On the Farm
Iowa's earliest European-American
citizens came from eastern states and from European countries. Their homesteads
were little more than log cabins. Once families planted and harvested their
first crop, they had money for lumber and other supplies. A family then might
build a frame house, a barn and smokehouse. Eighteenth and early 19th-century
farm families lived and worked at the same site. Their lives revolved around
running the farm.
A farm house had to accommodate the needs of its inhabitants, and farming magazines often published house plans to help people decide what style of home to build. When these plans were too elaborate or too expensive to carry out, farm families followed their own designs.
The Whole Family Pitches In
A farm woman needed a large kitchen
and work area to prepare and preserve food. Fruits, vegetables and home canned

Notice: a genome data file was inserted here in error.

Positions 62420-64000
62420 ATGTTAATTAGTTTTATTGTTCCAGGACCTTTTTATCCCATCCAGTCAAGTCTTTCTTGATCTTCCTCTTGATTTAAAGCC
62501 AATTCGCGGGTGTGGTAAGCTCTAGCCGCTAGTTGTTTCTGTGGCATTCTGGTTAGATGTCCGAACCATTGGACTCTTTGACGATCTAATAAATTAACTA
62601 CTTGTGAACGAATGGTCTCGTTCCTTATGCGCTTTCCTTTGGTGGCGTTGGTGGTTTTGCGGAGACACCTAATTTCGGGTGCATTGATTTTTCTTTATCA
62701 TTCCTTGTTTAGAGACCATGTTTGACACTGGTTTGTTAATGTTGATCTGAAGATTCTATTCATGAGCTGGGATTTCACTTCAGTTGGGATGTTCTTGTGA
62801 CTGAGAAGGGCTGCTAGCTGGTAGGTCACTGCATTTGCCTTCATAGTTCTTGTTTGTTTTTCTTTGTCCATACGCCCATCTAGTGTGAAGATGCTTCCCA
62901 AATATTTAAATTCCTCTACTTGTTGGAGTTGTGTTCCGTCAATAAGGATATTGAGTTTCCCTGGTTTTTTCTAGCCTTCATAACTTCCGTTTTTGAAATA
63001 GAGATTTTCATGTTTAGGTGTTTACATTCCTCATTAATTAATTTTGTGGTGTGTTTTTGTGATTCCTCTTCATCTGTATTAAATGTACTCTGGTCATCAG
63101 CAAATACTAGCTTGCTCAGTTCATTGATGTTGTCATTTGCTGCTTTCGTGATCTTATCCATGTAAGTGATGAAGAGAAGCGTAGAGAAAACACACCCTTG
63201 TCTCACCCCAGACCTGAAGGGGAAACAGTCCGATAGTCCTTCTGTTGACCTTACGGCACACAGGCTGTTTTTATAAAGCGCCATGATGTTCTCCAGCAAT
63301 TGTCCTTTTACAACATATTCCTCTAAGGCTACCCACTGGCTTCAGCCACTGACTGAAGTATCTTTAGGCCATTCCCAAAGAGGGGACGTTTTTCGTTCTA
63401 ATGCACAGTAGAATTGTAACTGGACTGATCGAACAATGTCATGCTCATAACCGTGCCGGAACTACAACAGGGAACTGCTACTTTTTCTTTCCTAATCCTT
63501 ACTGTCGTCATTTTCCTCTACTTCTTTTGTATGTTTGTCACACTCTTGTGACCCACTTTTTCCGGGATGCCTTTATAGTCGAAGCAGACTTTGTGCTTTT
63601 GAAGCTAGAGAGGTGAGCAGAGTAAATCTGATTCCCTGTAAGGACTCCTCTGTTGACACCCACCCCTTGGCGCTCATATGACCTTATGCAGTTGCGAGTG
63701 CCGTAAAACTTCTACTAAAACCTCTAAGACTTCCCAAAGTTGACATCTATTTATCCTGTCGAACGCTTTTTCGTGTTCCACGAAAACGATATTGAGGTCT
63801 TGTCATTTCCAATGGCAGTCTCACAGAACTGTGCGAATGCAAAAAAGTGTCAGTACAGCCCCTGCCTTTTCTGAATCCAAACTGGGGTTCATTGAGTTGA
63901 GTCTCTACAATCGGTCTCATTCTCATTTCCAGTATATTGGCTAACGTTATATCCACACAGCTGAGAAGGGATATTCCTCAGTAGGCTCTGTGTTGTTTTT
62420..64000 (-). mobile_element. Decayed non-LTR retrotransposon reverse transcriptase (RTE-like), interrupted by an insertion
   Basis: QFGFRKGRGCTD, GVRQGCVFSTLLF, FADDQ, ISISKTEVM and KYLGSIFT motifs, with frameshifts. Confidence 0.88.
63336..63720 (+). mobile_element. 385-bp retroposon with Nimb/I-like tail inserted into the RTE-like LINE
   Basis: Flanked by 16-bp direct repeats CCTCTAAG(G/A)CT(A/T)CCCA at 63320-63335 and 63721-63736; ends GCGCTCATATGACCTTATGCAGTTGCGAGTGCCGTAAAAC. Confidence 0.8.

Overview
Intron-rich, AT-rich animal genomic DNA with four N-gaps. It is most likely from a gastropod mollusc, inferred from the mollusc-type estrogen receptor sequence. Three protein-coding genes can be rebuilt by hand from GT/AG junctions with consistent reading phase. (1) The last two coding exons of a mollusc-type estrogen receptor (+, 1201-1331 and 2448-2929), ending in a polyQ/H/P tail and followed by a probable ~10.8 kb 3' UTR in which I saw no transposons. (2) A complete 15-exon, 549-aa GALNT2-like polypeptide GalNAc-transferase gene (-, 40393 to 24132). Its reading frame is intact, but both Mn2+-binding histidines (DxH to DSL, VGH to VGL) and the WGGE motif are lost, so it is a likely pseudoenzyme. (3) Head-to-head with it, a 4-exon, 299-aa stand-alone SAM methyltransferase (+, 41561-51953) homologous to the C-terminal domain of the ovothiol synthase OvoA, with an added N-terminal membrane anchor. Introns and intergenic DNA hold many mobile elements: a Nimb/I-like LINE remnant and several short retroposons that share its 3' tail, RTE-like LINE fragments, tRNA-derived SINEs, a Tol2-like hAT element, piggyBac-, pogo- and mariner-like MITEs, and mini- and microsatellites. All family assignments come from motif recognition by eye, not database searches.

goods were stored in the cellar. A big dining room accommodated the large
threshing crews that helped with the harvest each mid-summer. In the evenings
the farm family relaxed in the kitchen. If they had company they gathered
in the parlor.
Well into the 20th century, children were valuable laborers. Boys helped the men in the fields while girls worked alongside their mothers in the house and garden. Women and girls cooked and preserved food; made, washed, ironed, and mended clothes; and made candles and soap. Both boys and girls helped care for livestock, hauled water and chopped wood. Farm chores took priority over recreation and sometimes school!
Change Comes to the Farm
Beginning in the mid-1900s, the farm was no longer the sole source of income for the family. Farm men and women often took jobs off the farm to earn wages. This changed the family farm and the home life associated with it.